Faster Versions of Bluetooth Under Development
The Bluetooth Special Interest Group is working on a couple of new versions of the wireless networking standard which will feature faster access. In the near term, the SIG is working on Bluetooth 1.2, which will offer communication rates of 2 Mbps to 3 Mbps. Longer term, it is also working on Bluetooth 2.0, which will have rates of 4, 8 and 12 Mbps. The current version, Bluetooth 1.1, is limited to 1 Mbps. Bluetooth 2.0 may not be available until 2004.
Neither of these versions of the wireless standard will offer more range than the current one, about 10 meters. Bluetooth 2.0 will require about twice as much power. The new chip sets are expected to be about 20% more expensive.
Bluetooth 2.0 will also do away with the master and slave relationship used in the current standard, which causes problems when a master leaves a networked group of devices. In the new one, all devices will be equal.
The new version isn't intended to be a replacement for the current version of Bluetooth.
Jaap Haartsen, a scientist at Ericsson Technology Licensing and the original developer of Bluetooth, revealed this information in speech this week to the Bluetooth Congress meeting in Amsterdam and it was reported in EE Times.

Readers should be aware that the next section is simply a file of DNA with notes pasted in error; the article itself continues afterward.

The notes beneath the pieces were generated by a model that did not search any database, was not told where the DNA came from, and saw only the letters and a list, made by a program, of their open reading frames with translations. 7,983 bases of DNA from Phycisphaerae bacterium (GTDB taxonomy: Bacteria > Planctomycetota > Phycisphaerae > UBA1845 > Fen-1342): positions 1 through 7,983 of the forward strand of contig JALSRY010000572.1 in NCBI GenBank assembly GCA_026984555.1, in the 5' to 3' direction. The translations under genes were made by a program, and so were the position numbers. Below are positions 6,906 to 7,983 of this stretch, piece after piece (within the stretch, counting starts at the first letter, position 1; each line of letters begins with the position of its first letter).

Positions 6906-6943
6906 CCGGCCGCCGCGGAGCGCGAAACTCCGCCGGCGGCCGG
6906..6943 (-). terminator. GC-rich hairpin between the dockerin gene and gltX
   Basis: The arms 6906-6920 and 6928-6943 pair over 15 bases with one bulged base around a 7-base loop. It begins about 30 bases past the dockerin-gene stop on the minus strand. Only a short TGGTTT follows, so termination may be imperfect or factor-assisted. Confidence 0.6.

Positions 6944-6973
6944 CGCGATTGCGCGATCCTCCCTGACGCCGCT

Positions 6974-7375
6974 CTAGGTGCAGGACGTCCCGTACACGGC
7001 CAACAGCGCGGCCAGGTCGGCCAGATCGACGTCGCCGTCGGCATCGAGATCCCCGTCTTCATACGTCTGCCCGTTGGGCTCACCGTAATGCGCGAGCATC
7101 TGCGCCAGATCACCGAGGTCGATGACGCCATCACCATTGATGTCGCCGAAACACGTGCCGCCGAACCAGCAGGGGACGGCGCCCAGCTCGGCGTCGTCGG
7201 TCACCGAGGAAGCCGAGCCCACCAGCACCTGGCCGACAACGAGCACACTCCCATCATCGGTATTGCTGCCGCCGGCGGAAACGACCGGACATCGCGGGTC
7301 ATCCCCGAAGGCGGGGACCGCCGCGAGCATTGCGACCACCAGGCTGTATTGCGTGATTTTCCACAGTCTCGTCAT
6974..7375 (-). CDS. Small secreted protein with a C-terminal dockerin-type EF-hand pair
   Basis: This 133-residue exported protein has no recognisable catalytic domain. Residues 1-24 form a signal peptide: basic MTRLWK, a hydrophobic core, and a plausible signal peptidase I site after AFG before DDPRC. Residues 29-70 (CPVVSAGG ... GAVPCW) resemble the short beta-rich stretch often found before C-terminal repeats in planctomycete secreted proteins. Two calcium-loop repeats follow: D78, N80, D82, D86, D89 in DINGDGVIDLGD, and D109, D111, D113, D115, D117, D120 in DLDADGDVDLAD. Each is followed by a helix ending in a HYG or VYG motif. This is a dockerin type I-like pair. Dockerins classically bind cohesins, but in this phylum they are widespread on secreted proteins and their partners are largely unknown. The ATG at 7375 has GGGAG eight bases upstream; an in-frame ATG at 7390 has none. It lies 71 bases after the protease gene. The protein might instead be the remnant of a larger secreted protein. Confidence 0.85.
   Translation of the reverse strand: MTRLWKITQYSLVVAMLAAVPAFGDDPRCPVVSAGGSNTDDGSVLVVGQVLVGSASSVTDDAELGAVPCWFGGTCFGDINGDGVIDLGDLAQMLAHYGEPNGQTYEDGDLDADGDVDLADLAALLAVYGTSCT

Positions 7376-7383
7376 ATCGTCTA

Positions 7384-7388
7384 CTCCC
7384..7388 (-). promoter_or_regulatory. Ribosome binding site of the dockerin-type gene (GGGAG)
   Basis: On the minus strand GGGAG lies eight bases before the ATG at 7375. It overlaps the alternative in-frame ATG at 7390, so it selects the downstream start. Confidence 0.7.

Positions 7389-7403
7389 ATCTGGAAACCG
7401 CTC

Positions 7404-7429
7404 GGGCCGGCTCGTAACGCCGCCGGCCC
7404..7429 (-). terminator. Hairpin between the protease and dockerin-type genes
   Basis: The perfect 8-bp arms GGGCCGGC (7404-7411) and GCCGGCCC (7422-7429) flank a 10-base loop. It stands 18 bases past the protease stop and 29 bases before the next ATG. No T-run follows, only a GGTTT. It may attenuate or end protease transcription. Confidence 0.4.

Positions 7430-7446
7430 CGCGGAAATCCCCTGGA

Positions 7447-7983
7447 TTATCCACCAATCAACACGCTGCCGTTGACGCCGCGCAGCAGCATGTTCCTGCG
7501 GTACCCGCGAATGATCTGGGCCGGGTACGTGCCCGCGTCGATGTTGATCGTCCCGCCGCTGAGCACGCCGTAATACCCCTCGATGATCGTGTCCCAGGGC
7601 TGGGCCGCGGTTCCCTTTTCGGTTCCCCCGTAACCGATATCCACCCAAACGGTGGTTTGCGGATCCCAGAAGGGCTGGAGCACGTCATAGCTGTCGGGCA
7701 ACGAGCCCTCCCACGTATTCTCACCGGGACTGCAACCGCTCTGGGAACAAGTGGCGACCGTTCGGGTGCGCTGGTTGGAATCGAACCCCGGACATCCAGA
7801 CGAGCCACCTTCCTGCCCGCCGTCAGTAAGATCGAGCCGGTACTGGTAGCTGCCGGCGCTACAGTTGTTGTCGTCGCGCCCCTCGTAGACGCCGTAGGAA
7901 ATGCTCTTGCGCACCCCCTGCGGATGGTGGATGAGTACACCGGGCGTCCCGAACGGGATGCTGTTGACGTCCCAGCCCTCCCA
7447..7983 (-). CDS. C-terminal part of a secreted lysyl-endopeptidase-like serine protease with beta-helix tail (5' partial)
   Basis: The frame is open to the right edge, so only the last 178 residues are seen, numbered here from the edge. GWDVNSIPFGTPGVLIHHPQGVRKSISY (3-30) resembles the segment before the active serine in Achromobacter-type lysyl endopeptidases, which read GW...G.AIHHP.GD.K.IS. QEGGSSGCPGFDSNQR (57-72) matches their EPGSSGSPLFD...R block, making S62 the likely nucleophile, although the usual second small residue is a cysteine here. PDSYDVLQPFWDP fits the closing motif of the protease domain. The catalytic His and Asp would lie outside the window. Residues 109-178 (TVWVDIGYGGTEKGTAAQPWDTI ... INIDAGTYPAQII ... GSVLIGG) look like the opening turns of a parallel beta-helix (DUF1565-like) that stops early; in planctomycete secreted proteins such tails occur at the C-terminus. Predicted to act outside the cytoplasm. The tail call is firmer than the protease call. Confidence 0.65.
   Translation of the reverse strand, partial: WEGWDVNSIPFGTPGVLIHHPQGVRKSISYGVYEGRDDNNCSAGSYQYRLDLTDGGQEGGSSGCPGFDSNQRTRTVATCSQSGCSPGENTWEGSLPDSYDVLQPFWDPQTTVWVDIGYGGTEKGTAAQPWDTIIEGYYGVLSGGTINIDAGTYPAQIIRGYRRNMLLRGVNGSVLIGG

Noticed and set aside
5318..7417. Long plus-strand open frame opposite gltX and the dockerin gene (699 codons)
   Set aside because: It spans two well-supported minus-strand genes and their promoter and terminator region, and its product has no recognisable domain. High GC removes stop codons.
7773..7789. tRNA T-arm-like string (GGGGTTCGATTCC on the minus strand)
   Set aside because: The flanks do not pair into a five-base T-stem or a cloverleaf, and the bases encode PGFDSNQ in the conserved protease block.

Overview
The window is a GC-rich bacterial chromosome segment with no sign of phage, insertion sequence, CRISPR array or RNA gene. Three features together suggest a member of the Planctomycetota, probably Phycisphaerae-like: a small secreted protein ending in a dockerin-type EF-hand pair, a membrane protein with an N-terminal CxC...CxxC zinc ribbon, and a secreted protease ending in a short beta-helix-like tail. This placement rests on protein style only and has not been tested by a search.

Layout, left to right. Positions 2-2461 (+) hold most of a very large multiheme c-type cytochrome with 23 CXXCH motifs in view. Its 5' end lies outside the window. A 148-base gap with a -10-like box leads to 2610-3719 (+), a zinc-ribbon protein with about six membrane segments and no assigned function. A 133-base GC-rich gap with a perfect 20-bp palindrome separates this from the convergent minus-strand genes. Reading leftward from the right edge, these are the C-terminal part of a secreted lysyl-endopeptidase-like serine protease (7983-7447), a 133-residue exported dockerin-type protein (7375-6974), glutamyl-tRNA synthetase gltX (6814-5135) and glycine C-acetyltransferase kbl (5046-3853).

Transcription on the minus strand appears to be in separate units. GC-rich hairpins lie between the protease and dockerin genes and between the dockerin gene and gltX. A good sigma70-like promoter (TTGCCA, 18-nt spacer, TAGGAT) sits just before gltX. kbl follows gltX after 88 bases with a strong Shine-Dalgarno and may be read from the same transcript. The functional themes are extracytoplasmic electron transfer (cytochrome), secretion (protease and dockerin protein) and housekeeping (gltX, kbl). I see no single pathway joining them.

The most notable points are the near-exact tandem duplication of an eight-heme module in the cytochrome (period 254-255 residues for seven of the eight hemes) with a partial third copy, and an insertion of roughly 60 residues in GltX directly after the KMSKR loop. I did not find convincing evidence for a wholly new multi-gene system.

Bluetooth is facing competition from other wireless networking standards, like 802.11, also called Wi-Fi, which has won converts because it already offers a communication rate of up to 10 Mbps and greater range. However, according to Mr. Haartsen, Bluetooth is the best option for small, mobile devices because of its low cost and low power requirements.
Bluetooth was originally developed to be a way for computer peripherals to communicate with each other wirelessly, freeing users from the rat's nest of wires behind their computers. Recently, however, companies have begun to release products that use it for connecting to networks and the Internet.
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